“Why do you do rope?” his text read. We were discussing play that could get intense.
“Connection, passion, sensation, or transcendence,” I shot back. The standard answers.
“OK but what’s the dark one? Almost always there is a dark one as well.”
Now there’s a question I hadn’t ever heard in all my time rope bottoming. So it intrigued me, and I pondered it. I’m still pondering it.
If almost always there is a dark side, almost always people are reluctant to talk about it, if they even can name it for what it is. Especially in the U.S., where the first commandment seems to be, “Thou shalt appear to be happy as often as possible,” and the second, “If thou feelest unhappy, thou shalt put a positive spin on it.”
The light side is easy. We love to live in the light, strive for the light, show ourselves in the best possible light. “Put your best foot forward.” “Put on a happy face.” My mom’s refrain ringing in my ears: “If you can’t say something nice, don’t say anything at all.”
I want to say not-nice things. I want to do not-nice things. It’s part of why I do rope—it’s beyond the boundaries of the nice, carefully modulated and filtered world. Maybe it’s part of why you do rope too?
This dark side of rope bottoming, maybe we feel it subconsciously even if we don’t recognize it, invite it in. It’s that shadowy feeling, that voice whispering that we deserve pain, suffering, or objectification, that we’re inadequate or wrong or just plain bad. Maybe it has its roots in abuse or neglect or trauma, and if so, my heart is with you. No one deserves that kind of pain. But there it is.
We think the shadow side is a fault, that it shouldn’t be there and we’re not normal for having it. So we ignore it, avoid it, tamp it down. Shove it as far back into the corners of our minds as possible. But here’s the thing: It’s part of us. And it’s there whether we acknowledge it or not, whether we want it there or not.
“Ugh, how can I get rid of it?” I lamented to a friend who is well-practiced in self-exploration. “Now that I can see the shadow, how do I make it go away?”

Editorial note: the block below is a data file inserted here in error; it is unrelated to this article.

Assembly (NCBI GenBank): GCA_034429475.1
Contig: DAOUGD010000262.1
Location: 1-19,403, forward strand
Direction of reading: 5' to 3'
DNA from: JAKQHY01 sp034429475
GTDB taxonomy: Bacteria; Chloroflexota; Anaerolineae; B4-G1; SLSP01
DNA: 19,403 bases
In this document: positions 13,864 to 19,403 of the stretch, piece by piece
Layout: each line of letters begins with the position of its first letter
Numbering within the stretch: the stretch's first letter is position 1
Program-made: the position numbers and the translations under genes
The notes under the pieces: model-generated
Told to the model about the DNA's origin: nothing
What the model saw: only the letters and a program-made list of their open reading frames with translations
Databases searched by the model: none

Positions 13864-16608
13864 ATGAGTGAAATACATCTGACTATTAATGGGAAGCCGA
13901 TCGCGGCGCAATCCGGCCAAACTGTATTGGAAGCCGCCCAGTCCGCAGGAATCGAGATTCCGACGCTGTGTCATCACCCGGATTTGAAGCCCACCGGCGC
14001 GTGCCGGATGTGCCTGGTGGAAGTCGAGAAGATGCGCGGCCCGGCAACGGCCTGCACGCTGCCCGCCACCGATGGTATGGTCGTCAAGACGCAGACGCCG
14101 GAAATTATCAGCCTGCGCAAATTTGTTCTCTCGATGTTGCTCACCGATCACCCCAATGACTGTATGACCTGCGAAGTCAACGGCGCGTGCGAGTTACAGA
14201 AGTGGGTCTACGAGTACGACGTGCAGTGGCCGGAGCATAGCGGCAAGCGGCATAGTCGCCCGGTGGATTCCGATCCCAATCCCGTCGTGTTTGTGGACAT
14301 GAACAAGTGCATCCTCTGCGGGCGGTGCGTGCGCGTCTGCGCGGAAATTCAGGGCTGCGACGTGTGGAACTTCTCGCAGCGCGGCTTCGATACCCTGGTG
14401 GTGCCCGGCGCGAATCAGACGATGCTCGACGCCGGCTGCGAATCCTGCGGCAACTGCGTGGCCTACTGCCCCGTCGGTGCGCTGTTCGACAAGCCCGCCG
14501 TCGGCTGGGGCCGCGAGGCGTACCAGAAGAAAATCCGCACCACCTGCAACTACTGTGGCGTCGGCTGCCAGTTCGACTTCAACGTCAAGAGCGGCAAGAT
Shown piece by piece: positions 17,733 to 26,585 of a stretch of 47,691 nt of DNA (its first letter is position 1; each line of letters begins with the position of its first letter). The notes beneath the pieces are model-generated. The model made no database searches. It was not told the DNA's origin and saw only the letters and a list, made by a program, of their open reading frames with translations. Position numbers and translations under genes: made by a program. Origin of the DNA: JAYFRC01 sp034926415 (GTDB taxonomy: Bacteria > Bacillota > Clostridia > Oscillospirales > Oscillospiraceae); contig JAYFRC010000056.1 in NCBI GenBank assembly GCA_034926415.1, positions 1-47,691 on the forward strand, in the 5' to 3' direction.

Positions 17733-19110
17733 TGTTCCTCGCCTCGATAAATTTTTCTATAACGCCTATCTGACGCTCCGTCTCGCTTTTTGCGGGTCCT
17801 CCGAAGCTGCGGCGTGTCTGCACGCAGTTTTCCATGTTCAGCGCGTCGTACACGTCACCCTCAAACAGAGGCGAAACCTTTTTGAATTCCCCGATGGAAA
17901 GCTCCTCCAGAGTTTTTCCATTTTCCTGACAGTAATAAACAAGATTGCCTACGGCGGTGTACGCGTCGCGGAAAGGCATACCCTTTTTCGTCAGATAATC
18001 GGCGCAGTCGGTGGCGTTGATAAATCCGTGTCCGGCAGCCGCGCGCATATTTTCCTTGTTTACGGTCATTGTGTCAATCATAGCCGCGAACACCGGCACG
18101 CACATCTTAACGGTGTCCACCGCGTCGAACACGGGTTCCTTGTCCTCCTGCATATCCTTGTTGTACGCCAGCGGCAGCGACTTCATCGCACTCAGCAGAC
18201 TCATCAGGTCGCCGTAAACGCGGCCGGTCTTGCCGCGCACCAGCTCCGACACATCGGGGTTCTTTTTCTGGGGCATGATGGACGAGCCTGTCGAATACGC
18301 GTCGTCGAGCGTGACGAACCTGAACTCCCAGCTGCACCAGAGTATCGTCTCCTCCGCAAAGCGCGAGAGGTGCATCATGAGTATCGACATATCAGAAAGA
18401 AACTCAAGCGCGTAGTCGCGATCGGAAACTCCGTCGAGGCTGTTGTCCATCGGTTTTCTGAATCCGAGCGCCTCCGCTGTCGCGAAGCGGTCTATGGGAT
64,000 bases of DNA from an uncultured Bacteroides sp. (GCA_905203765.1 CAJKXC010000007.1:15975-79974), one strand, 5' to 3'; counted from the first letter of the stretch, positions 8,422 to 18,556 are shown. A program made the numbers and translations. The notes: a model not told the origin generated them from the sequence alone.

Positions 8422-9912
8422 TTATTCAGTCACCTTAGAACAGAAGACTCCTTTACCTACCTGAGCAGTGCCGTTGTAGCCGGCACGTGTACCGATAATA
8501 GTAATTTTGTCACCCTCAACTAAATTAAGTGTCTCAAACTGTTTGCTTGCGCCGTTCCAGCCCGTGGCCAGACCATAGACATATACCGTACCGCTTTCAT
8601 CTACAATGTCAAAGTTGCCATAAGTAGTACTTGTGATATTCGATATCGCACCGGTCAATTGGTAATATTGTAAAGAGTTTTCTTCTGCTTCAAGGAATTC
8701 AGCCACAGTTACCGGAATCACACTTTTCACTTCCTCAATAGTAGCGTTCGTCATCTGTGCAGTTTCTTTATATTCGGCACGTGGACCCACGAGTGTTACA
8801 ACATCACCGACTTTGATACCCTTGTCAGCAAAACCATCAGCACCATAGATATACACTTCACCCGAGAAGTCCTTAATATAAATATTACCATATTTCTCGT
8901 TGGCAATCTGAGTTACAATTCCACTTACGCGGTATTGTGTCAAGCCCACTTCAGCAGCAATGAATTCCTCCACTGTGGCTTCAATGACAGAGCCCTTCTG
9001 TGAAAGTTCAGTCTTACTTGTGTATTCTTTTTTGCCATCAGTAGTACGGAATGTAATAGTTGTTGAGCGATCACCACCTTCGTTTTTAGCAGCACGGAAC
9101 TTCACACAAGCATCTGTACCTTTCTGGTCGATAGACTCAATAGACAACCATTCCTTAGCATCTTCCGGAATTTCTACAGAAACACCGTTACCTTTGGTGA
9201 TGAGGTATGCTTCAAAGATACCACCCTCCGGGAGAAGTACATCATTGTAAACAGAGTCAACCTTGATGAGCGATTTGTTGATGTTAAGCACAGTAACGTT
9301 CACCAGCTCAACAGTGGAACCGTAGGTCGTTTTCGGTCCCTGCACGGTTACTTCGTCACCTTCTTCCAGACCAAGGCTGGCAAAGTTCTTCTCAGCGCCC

I was expecting him to recommend counseling, cognitive therapy, neurolinguistic programming, whatever. His answer was surprising. “That probably won’t ever happen,” he said. “But you can learn to dance with it.”
“What the hell does that mean?” I asked. (“This isn’t a fucking cotillion,” I was thinking.)
He went on to explain how you can dip into the dark side but not let it rule you. How you can explore it and whirl with it and maybe even fall down with it, all the while recognizing that it’s just one part of you, and you can choose when to be with it and when to sit out.
How freeing it was to hear all of this, how amazing to know that not only is there nothing wrong with me for having a dark side (pretty much everyone has one, he said), but that it’s OK if it stays there. And it has brought a new depth, understanding, and freedom to my rope bottoming. Getting tied up feeds a need that was always there, but now it has a name. And naming it has given me a new power. Now I can look at that shadow and say, “I know you’re there. You don’t scare me anymore, and you don’t control me. I’m choosing to dance with you right now.” And I remind myself that there are many reasons I do bondage, and the shadow is just one of them.
(Actively incorporating something like trauma or abuse into BDSM play is actually called shadow play, by the way, and you can find writings about it online. But that’s taking the concept further than what we’re talking about here.)
The answer I eventually gave about my dark side to that very insightful rope partner, it doesn’t matter here. What matters is that maybe you’ll see your own dark side, if you have one, a little more clearly and realize that instead of its being something to shove back inside and feel bad or not-normal about, maybe you can figure out how to dance with it—to deepen both your rope bottoming and your understanding of yourself.
What are your thoughts about rope bottoming’s dark side? Please share them in the comments below!